And then I saw my electric-blue laptop bag through the back window.
“Lola!” I squealed. “My baby!”
I scrambled to open the hatchback and started hauling boxes to the side of the road like a one-woman moving crew. Of course, Lola was stuffed securely behind my seat, behind all of the other equipment, in an impossible-to-reach spot, and I needed my supplies too much to just toss them out. First, I had to carefully unload the digital display boards and my projector. Then the acid-free storage sleeves and boxes. The flames were climbing higher and Lola was still stuck behind a stack of boxes. Grunting, I climbed over the tailgate, wedging myself between the ceiling of the car and the boxes, reaching for Lola’s bag.
This was so my fault. Because I spent so much time on the road, I was allowed to drive my personal vehicle, under certain special requirements, such as regularly scheduled maintenance by the state’s garage staff. Sadie Hutchins, assistant director of marketing at the Kentucky Commission on Tourism—and my direct supervisor—had been telling me for weeks that I had to bring my SUV in for a complete check. But I’d been so busy wrapping up my other projects to prepare for a long-term stay in Mud Creek that I’d sort of skipped it, figuring I’d take the car in for an oil change when I got into town. Sadie’s “I told you so” would likely involve a three-page memo. Signed by the governor.
I vaguely registered the sound of tires crunching over the gravel behind me.
“Y’all right there, ma’am?” a thickly accented voice asked.
I turned around to face the person, who was not being terribly helpful, seeing as I was very obviously not all right at the moment. Good Lord, he was a country music video come to life: red-plaid shirt untucked, jeans frayed and worn at the knees, thick sandy-blond hair mussed by the red baseball cap he was tucking in his back pocket. His eyes were hidden behind silver aviator sunglasses. A thin white scar across his chin underlined his mouth, like he’d suffered an accident just to emphasize those pearly white teeth.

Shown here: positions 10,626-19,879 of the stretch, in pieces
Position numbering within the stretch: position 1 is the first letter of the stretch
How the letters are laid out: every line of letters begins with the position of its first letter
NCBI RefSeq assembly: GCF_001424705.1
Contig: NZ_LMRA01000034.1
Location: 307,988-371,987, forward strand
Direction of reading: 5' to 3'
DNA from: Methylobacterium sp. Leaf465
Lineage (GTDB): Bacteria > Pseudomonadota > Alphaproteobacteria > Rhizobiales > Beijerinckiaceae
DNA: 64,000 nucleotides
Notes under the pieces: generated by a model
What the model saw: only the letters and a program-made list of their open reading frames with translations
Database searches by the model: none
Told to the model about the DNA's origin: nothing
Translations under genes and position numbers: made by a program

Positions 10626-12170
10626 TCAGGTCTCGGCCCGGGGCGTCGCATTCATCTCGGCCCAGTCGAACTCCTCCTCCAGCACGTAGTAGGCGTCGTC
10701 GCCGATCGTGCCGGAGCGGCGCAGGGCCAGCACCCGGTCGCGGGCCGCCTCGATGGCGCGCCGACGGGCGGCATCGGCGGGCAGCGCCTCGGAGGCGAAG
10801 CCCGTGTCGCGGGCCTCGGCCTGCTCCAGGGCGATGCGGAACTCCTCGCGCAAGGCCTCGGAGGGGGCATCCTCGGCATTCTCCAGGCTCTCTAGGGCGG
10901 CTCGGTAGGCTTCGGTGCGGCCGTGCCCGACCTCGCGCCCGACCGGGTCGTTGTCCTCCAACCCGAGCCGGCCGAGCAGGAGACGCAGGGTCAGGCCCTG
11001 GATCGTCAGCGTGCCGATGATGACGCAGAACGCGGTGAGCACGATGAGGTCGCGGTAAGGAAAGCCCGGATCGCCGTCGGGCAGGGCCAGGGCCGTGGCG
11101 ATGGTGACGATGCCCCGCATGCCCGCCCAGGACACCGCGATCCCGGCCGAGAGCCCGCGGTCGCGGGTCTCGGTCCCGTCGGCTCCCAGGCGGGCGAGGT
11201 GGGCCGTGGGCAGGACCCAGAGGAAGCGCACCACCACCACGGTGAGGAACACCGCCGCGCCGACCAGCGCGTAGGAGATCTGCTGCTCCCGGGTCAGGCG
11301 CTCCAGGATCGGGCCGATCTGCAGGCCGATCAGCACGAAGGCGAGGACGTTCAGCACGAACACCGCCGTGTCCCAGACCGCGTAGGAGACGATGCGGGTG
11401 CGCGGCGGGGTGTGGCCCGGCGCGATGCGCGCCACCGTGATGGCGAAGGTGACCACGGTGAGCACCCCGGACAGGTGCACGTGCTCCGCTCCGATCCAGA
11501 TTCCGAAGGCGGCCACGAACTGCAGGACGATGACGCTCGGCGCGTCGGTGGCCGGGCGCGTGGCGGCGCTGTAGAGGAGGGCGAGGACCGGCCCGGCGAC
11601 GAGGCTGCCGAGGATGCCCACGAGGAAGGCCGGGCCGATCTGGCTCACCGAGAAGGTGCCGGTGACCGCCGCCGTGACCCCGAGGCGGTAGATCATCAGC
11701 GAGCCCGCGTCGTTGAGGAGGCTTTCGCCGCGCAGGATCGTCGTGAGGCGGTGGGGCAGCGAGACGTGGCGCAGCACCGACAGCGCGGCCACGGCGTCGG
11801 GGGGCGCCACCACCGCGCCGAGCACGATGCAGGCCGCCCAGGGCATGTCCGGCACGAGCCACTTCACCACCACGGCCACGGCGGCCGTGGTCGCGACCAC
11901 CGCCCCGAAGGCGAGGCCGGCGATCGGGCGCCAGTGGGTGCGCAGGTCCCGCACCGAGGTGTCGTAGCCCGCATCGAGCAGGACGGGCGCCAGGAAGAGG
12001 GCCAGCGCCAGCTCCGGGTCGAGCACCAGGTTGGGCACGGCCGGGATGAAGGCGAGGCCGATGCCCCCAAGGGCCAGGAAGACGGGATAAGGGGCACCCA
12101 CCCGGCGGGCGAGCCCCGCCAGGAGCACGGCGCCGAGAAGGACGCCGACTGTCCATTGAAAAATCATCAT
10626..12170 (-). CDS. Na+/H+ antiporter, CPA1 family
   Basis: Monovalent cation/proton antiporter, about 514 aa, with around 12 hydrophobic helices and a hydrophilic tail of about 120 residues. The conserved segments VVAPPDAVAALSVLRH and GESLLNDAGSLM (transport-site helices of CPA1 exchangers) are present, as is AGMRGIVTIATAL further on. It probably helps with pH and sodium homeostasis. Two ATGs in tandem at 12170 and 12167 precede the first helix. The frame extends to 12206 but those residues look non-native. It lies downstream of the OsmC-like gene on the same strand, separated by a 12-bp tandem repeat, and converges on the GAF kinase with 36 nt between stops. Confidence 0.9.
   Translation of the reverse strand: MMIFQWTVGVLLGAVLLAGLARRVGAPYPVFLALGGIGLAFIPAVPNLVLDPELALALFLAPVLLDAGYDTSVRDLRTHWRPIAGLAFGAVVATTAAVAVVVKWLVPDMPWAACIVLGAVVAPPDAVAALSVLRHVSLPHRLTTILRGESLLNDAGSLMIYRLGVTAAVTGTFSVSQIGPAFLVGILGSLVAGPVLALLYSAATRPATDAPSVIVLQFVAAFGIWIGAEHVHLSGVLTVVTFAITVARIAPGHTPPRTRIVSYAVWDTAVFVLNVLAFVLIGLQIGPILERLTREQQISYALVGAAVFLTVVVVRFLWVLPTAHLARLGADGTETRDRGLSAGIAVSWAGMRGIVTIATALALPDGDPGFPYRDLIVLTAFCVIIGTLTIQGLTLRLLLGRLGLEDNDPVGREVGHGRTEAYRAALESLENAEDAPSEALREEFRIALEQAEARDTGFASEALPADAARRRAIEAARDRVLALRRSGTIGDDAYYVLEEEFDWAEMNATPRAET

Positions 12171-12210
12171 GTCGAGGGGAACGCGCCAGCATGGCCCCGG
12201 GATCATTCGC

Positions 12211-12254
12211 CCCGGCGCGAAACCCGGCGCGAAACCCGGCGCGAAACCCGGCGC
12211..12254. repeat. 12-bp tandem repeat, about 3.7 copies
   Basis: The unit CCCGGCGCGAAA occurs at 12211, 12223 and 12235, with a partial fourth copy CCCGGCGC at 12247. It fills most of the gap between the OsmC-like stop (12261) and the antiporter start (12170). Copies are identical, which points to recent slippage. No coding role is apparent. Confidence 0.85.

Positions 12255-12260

One might think that, living in Kentucky for most of my adult life, I ran into the Backroad Cowboy type often. But I lived in Frankfort, the state capital. The most rural experience I got was visiting cousins in Smithland, where we held reunion picnics in the family cemetery. And on the rare occasion when I encountered the Backroad Cowboy type, he was usually looking past me to the girl not wearing a Jem and the Holograms T-shirt. Therefore, my dating history was chock-full of perfectly passive vegan fellas who would be more useless than I was in this situation.
Mr. Cowboy, on the other hand, seemed tensed to act if I needed him, though his expression was oddly comical. Like he ran across damsels in flaming distress all the time and expected my brand of twitterpated impotence in the face of inferno-esque car failure. I would have found this insulting, but (a) he was right and (b) he was so very pretty.
I would take time to be embarrassed on behalf of my gender later.
Thunderous rumbling from the direction of the engine brought me out of my cowboy ogling. “I’m trying to get my baby out of the car,” I called, my voice choked by the gray fog slowly seeping into the backseat.
“Your baby?” Mr. Cowboy flinched, as if the whole “vehicular inferno” thing had just become significantly less funny, and dashed to the driver’s side. He jerked the back door open and started yanking plastic storage bins and pitching them over his shoulder. I winced at the way he was tossing things haphazardly against the hot pavement.
“Where’s the car seat?” he yelled, throwing boxes marked BEDROOM and KITCHEN in neat block script. “Why the hell would you put so much crap back here with a baby? What the— What is all this?”
“Car seat?” I coughed, waving my hand in front of my face to ward off the smoke. “What are you talking about?” He moved just the right box of files and I wrenched Lola’s bag free.